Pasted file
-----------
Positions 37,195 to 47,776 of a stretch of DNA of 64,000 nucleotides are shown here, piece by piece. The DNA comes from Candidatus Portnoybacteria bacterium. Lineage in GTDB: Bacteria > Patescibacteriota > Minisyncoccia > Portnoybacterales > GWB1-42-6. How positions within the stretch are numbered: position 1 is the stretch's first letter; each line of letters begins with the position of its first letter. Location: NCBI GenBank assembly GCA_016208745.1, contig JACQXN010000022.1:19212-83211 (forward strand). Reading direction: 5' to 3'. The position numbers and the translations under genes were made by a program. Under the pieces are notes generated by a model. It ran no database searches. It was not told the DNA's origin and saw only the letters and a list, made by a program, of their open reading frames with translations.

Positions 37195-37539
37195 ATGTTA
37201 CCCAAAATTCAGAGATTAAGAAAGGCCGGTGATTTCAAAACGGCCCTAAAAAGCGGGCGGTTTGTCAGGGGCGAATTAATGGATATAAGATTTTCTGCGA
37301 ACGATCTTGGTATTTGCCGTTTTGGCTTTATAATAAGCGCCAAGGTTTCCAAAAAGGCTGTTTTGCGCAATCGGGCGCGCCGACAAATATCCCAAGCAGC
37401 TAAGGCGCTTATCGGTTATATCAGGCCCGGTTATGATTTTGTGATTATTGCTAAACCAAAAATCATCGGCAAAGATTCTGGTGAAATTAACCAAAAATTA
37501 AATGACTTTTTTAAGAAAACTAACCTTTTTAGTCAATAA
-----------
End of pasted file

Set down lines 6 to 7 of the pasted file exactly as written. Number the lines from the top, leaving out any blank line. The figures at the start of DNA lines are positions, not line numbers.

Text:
37401 TAAGGCGCTTATCGGTTATATCAGGCCCGGTTATGATTTTGTGATTATTGCTAAACCAAAAATCATCGGCAAAGATTCTGGTGAAATTAACCAAAAATTA
37501 AATGACTTTTTTAAGAAAACTAACCTTTTTAGTCAATAA